$1.7 billion survival package to save Victorian businesses
Payroll tax refunds and a reprieve on loans are part of a $1.7 billion survival package for Victoria’s businesses. If you run a small business here’s what you need to know.
Small businesses will get cash refunds on their payroll tax bills and a six-month reprieve on their loans to prevent them going to the wall during the coronavirus crisis.
More than $550 million in payroll tax already paid by 24,000 Victorian small businesses, which employ about 400,000 workers, will be sent back to them from next Friday.
The cash injection, applying to businesses with a payroll of less than $3 million, will provide most with about $23,000 in immediate support, with some to receive up to $113,975.
It is part of a $1.7 billion economic survival package unveiled by Premier Daniel Andrews today, with further state government support also in the works.
Mr Andrews will also put $500 million into creating a “Working for Victoria” fund to get people who have lost their jobs back into the workforce.
“We have an enormous amount of virus related work to be done, whether it’s cleaning trams, delivering support packages — there are many tasks that will need to be performed for all Victorians and it just makes sense to re-employ people who are out of work,” he said.
Mr Andrews said his government had “taken the time to listen” to those in need.
“Now we’re taking unique and unprecedented action to help businesses and their workers through this crisis,” he said.
“The most important thing for businesses right now is cash to save them and their workers. This is all about helping businesses get to the other side of this crisis.”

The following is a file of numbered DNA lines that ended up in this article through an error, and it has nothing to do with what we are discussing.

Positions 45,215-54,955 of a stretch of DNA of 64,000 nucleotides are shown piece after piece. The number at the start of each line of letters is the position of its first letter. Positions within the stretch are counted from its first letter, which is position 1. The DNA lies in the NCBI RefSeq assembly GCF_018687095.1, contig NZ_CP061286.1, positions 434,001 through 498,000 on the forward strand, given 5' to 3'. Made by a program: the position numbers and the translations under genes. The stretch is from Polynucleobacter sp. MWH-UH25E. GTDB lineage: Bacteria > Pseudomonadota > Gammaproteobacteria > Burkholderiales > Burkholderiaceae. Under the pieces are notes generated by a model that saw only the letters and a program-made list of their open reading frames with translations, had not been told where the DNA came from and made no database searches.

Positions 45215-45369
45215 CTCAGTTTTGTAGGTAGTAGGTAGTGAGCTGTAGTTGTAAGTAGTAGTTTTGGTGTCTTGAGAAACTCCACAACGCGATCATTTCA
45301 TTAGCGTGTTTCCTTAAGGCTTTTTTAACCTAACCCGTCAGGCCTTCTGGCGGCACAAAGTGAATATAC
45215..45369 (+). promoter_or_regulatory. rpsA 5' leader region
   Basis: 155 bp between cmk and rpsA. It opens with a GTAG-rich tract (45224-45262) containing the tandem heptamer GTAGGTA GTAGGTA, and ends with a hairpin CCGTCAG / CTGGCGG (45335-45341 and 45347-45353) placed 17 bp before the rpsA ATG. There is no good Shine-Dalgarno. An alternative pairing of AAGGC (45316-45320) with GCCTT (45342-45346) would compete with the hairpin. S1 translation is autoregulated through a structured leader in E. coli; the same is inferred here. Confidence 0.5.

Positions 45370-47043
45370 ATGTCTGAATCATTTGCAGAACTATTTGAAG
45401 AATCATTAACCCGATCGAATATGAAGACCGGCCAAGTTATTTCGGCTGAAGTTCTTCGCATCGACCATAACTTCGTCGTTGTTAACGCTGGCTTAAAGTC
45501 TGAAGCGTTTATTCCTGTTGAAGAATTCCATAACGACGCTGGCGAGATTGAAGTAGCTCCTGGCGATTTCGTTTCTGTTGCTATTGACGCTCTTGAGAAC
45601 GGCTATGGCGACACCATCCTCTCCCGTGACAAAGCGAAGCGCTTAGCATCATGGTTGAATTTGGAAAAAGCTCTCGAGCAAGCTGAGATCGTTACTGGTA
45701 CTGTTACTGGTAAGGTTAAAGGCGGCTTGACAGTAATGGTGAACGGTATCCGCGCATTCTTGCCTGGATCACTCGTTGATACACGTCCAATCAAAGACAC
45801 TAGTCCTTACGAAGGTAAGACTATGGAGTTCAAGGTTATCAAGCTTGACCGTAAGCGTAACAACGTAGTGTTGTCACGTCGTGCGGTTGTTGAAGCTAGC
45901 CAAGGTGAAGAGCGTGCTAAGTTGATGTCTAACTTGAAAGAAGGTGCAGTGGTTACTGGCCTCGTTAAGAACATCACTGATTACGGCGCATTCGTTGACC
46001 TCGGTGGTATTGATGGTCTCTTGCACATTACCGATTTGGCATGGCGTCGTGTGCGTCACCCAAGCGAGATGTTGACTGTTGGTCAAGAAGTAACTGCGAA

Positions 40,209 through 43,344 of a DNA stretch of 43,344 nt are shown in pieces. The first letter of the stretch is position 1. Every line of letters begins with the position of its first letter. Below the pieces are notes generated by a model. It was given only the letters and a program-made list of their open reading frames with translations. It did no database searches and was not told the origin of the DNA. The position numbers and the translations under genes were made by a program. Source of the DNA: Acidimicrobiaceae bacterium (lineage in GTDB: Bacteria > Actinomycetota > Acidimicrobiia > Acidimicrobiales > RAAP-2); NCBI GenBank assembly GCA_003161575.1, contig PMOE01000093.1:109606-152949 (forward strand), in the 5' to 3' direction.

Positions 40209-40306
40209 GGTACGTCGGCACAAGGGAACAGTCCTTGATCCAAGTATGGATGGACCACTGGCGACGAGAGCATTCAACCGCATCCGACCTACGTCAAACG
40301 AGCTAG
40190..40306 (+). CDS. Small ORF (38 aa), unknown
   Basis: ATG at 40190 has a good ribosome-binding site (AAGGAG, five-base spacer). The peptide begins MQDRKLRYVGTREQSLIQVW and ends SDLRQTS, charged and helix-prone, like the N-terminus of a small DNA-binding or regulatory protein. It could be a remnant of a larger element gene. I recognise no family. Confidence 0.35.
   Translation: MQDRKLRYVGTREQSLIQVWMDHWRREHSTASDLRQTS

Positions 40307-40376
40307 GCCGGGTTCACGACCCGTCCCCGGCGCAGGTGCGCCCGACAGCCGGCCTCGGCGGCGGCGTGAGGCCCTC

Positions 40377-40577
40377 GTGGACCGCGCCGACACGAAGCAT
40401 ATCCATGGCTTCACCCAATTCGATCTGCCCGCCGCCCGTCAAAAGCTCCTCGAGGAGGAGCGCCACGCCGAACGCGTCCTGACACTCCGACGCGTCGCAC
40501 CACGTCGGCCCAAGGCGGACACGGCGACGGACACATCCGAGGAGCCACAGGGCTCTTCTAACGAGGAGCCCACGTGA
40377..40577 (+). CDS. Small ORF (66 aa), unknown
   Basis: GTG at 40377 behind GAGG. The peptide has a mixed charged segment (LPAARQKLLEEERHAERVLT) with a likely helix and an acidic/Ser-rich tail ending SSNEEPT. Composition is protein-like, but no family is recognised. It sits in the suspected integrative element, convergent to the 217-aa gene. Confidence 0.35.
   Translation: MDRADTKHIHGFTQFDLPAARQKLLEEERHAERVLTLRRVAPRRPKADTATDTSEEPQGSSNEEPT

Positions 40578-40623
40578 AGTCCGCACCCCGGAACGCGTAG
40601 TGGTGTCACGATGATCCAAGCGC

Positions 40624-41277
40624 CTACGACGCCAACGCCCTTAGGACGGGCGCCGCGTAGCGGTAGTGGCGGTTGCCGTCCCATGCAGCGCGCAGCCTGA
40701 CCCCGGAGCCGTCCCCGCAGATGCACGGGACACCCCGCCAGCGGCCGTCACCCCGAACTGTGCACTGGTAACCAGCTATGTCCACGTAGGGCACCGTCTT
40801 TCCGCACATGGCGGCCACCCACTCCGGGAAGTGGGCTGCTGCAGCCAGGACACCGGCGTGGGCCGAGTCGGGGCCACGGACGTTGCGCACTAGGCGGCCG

The state government’s $1.7 billion plan comes on top of $537 million in immediate support to Victoria’s health system. The federal Budget has been delayed until October 6 because of the crisis.
BIG BANKS FREEZE LOAN REPAYMENTS
Amid fears of a recession, Australia’s big banks yesterday stepped up to freeze loan repayments on $100 billion of small business borrowing.
Australian Banking Association boss Anna Bligh said the move could put $8 billion back in the pockets of small businesses.
“This is a multibillion-dollar shot in the arm for small businesses when they need it the most,” Ms Bligh said.
Fast-tracked processes are being put in place and the deferrals could be available as soon as Monday.
“Businesses, I know, are doing it very tough,” she said.
“They can rest assured that banks have got their back.”
Federal Treasurer Josh Frydenberg said the banks were “playing their part in Team Australia”.
“Their decision to defer payments by small businesses for six months will be a substantial boost to confidence and the spirit of millions of Australian small businesses. It’s a game changer,” he said.
Mr Frydenberg and Prime Minister Scott Morrison are expected to unveil billions of dollars in economic support tomorrow, with the Treasurer flagging the package will include cutting red tape to help businesses access capital quickly.
It follows a co-ordinated move by Reserve Bank and the federal government to fire what Mr Frydenberg described as a “$105 billion bazooka” to free up cheaper cash for banks to lend to businesses.